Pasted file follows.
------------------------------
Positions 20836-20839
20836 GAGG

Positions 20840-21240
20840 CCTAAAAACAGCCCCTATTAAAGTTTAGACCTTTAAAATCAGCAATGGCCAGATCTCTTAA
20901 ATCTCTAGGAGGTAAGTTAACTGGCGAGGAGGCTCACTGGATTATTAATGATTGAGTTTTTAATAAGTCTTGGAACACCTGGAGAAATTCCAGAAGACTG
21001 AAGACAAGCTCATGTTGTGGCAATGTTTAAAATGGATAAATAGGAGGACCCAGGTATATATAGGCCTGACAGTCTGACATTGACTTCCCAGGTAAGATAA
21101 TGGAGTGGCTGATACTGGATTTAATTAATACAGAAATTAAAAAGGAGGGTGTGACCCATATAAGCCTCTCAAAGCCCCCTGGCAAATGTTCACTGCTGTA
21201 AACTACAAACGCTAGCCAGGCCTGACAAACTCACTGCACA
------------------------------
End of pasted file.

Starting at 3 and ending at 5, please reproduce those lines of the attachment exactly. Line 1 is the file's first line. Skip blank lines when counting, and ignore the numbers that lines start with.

Positions 20840-21240
20840 CCTAAAAACAGCCCCTATTAAAGTTTAGACCTTTAAAATCAGCAATGGCCAGATCTCTTAA
20901 ATCTCTAGGAGGTAAGTTAACTGGCGAGGAGGCTCACTGGATTATTAATGATTGAGTTTTTAATAAGTCTTGGAACACCTGGAGAAATTCCAGAAGACTG